to the chip memories. The card mounter recovers the transport key
from the EEPROM by means of a Security Access Module (SAM) and uses
the key to execute the software stored in ROM and thereby access
commands to write the additional commands in memory.
There may be a further customization step to perform by the client.
In this case the client receives the smartcards from the card mounter
and uses a SAM to recover the transport key. The latter is used
to execute the software in a similar way as was done by the card
mounter and to subsequently write custom information into chip memories.
The described process of masking suffers a security problem in
that both the entire software and the secret transport key are provided
to the chip manufacturer by the client. In case the secret transport
key is misused by the manufacturer or stolen from the manufacturer
in view of executing the software, the masked chip may potentially
be used and/or sold illegally and cause damages to the client.
In addition there is a security problem which occurs when the card
mounter recovers the transport key. Here also the transport key
may potentially be misused.
Furthermore there is a risk that the software code is misused by
the manufacturer or stolen from the manufacturer, and that illegal
copies of the software be sold, thereby causing damages to the client.
SUMMARY OF INVENTION
In a first aspect the invention provides a smartcard chip comprising
an input device, and a first memory having decrypting software permanently
stored therein. The smartcard chip further comprises a second memory
having customization software stored therein, wherein the customization
software is encrypted with an unlocking key. Execution means allow
to input the unlocking key via the input device, execute the decrypting
software, and decrypt the customization software.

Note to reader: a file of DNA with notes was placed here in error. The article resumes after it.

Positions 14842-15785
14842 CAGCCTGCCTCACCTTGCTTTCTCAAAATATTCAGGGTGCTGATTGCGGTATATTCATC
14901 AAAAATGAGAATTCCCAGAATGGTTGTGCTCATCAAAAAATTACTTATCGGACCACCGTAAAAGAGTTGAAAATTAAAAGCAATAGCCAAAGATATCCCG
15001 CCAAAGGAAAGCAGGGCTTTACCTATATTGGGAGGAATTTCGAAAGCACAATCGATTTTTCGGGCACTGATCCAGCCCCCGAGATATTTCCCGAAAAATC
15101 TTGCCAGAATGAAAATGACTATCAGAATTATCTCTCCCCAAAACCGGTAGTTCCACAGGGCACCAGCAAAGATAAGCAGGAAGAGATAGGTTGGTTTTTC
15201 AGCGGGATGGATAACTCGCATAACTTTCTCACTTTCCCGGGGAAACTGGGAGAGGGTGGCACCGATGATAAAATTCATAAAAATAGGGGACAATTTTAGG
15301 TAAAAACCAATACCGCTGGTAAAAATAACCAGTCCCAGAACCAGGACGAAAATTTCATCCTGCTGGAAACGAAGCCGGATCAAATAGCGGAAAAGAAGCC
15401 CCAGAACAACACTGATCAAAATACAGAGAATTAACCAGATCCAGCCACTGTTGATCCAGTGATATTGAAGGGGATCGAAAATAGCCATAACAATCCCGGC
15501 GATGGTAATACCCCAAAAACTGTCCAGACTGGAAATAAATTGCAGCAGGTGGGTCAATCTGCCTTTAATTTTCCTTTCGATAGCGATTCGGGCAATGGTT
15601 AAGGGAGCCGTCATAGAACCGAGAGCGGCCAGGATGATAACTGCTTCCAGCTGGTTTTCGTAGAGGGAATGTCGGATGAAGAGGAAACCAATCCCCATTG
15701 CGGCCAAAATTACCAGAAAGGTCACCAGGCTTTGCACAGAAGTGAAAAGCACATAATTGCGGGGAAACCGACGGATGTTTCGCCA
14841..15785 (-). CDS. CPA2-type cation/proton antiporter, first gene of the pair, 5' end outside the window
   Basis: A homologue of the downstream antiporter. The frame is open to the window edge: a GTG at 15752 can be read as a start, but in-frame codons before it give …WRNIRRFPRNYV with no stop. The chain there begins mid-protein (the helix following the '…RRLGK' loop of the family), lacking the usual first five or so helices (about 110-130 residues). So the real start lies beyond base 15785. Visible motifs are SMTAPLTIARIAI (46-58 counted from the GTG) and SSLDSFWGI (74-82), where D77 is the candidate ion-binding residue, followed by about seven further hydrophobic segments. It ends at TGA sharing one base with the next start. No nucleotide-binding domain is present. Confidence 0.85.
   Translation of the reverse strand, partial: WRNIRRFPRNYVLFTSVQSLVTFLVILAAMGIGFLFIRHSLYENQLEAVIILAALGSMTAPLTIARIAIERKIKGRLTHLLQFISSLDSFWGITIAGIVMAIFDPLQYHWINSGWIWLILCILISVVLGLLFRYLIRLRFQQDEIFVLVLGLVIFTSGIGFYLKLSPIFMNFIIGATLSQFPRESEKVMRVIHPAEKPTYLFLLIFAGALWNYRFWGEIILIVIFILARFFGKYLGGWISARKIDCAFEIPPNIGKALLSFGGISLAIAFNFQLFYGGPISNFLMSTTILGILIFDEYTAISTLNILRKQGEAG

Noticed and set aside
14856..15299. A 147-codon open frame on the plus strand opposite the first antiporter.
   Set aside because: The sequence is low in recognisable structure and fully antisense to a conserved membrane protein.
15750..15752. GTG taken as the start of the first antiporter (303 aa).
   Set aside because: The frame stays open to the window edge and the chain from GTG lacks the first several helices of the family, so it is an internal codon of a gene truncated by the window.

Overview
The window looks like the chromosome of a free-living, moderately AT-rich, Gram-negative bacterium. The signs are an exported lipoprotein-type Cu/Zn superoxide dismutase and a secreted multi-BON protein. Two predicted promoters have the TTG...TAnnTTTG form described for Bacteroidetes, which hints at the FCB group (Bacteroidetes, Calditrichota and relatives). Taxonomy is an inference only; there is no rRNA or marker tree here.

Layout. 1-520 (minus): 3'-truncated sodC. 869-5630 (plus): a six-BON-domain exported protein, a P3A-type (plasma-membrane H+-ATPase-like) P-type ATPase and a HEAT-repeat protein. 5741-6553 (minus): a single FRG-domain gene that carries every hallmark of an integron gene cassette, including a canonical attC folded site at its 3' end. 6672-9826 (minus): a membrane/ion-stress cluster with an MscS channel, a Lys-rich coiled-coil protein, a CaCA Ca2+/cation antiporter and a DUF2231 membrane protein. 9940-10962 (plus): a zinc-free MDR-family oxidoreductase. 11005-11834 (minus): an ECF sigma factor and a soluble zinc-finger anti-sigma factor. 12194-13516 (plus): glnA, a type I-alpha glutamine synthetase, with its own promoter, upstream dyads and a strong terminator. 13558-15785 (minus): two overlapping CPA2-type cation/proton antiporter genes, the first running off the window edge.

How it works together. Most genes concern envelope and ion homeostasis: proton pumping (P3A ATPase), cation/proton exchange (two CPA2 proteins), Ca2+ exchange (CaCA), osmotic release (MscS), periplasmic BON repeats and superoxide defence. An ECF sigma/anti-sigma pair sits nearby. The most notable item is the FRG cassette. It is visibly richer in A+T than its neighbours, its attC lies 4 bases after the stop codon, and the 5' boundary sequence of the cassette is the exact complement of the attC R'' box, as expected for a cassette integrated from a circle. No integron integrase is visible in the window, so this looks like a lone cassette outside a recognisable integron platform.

Preferably the first memory is a Read Only Memory device and the
second memory a Rewritable memory device.
In a second aspect the invention provides a method for customizing
software of a smartcard chip, comprising executing a decrypting
software stored in the smartcard chip, inputting unlocking data,
and applying the unlocking data to a decrypting of customization
software stored in the smartcard chip. The decrypted customization
software is stored in the smartcard chip and executed to input smartcard
software and store the smartcard software into a memory of the smartcard
Preferably the unlocking data comprises an unlocking key and a
hash code. The unlocking key is applied with the decrypting software
in the decrypting of the customization software. A customization
hash code for the decrypted customization software is computed and
the hash code compared with the customization hash code. The customization
software is executed only if the hash code matches the customization
In a third aspect the invention provides a method for customizing
a smartcard chip with a software comprising masking a smartcard
chip by storing a first part of the software. The first part of
the software, when executed, is enabled to input unlocking data
at an input port of the smartcard chip, to use the unlocking data
to decrypt encrypted data stored in the smartcard memory, and to
store the decrypted data in the smartcard memory. The smartcard
chip is further masked by storing encrypted customization software.
The customization software, when executed, is enabled to input data
and to store the input data in the smartcard memory.
Preferably the first part of the software is executed. The inventive
method comprises inputting the unlocking data, decrypting the customization
software, storing the decrypted customization software in the smartcard
memory, and executing the customization software to enable input
of data and storing thereof. A second part of the software is input
at the input port , the second part of the software being complementary
to the first part of the software to obtain the whole software.
The input second part of the software is stored into the smartcard
Other aspects and advantages of the invention will be apparent
from the following description and the appended claims.